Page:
Telling children the truth?

Inside Barbara’s head:


I read Dare to Dream today, a blog by Whitney Johnson. Whitney had just read book called Night Journal by Elizabeth Crook that started her thinking about writing about our lives and encourage our children to read our worik. Her question, “With the proliferation of blogs, do we risk telling a story that is so glammed up that our posterity will fail to know our true story?”

I thought that maybe she had a good point. If we are going to set the blog up with the idea that we are going to inspire our children to make their own realities, are we setting them up if we just tell the good things? We do not want our successes to be a burden or a hindrance. In our world we saw our lives as just a small step in the right direction. We just hoped our children would take the next step and their children the next. I suppose, is the very fine line we walk.

On the other side of the “glammed up life” there is the “grim truth” we could share. When my children were growing up, I was very careful what I told them about my past life. I was married at 19. I did not necessarily want any of my children to get married that young. If they had, it would have been fine. But I did not want them to do it because they were emulating me. The details of teen age life, dating or any other personal information was not shared with them. Their reality needed to be their very own…not a copy of mine or my husbands. For example, if I had been a poor mathematician or reader I would never have told them. I think children take that as permission to fail. I would never have told them about unruly behavior that had gone unpunished or antics that were less than desirable. The conversation was about what they were doing and how they might accomplish their goals. I did help them anyway I could and I wanted them to know the “now me” not as I had been 10 or more years ago.

I have nothing to be ashamed of and do have a lot to be proud of. I graduated from college in three years. I loved college. My grades were not perfect but they reflected all the effort I put into study and learning. My husband graduated from college with straight “A’s” the last two years of his college life and has a masters in education and certification to be a superintendent of schools in Oregon. If my children even knew that, it was only because of what we did in our daily lives. At least that was what we intended.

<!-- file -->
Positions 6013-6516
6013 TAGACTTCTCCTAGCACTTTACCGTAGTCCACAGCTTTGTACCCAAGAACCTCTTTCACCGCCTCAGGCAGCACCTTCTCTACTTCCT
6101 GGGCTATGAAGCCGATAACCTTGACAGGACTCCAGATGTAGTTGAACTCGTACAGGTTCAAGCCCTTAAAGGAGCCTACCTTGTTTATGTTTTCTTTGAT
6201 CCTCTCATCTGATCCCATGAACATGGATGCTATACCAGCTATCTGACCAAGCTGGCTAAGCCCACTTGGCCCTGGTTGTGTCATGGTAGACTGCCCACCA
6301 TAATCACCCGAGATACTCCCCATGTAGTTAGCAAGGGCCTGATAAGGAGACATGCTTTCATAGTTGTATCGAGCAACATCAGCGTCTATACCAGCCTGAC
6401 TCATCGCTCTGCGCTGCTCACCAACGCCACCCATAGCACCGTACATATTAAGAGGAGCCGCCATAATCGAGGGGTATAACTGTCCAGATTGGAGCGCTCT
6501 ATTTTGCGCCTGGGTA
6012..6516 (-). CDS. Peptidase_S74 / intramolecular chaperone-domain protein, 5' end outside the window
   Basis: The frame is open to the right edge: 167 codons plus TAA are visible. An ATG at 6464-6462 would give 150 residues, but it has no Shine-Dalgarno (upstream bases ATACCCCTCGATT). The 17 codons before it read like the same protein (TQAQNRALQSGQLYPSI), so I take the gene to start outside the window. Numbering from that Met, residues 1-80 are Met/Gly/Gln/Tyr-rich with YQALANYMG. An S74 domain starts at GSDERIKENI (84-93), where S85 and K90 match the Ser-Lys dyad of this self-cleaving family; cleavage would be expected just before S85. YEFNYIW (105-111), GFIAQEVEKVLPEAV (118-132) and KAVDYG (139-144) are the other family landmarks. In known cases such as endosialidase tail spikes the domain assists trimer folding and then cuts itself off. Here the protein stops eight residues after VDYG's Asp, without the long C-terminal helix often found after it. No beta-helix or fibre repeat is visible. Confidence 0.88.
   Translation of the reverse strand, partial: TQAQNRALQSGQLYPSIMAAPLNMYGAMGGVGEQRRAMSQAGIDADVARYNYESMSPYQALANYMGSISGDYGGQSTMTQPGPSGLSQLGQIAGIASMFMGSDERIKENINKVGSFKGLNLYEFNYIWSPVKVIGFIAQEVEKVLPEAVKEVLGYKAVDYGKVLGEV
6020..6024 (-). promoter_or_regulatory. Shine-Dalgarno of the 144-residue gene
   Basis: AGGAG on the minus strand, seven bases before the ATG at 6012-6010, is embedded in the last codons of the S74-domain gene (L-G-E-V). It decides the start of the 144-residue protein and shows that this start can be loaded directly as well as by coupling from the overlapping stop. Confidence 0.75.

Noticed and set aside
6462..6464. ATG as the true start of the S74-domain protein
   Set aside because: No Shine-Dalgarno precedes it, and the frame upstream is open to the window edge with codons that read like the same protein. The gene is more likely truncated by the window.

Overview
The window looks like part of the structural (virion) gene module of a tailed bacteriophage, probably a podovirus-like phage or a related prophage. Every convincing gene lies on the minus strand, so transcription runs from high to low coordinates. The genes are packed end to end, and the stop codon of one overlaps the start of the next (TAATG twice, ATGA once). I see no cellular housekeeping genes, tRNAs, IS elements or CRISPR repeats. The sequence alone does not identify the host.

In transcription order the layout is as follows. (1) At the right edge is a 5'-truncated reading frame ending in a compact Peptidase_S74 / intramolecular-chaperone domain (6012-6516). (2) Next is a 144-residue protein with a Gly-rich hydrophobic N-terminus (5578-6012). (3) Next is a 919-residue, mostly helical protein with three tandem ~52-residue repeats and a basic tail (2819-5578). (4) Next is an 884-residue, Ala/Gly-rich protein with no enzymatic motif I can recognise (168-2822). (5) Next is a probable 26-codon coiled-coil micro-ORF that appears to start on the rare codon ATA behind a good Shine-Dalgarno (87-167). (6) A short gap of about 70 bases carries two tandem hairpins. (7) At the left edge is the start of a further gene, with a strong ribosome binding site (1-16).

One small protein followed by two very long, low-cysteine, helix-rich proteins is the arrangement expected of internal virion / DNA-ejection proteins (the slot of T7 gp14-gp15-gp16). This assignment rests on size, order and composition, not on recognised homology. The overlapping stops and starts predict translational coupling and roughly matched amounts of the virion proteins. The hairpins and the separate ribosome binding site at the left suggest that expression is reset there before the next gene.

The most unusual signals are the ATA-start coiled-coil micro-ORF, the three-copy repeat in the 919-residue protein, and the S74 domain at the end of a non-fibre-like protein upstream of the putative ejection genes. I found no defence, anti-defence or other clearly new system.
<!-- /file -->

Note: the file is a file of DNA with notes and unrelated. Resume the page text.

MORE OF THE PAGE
Still I think Whitney has a point. If we set out to write for the benefit of our children we need to be honest. It is very much like the minister of your church preaching one thing from the pulpit and going home to live a life that does not follow his own sermons. If we can talk the talk we must be able to walk the walk! If we suffer because of past experiences and need to write about them maybe we should do that privately in a diary. If we won the Pulitzer Prize, maybe we should live our private lives with our children as though it never happened or was just a passing event in a down to earth life.

Sunday morning ramblings. Thanks for reading.

b

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One thought on “Telling children the truth?

  1. Thanks Barbara. I’ve recommended my readers come to your post. I hope they do. I especially liked your last line… If we win the Pulitzer prize perhaps we do our children a favor if we act as if we hadn’t.Another reader went on to express her concern that perhaps we sometimes under-inspire.There is no easy answer is there. But in the thinking about it, I think we find the right answer.Whitney

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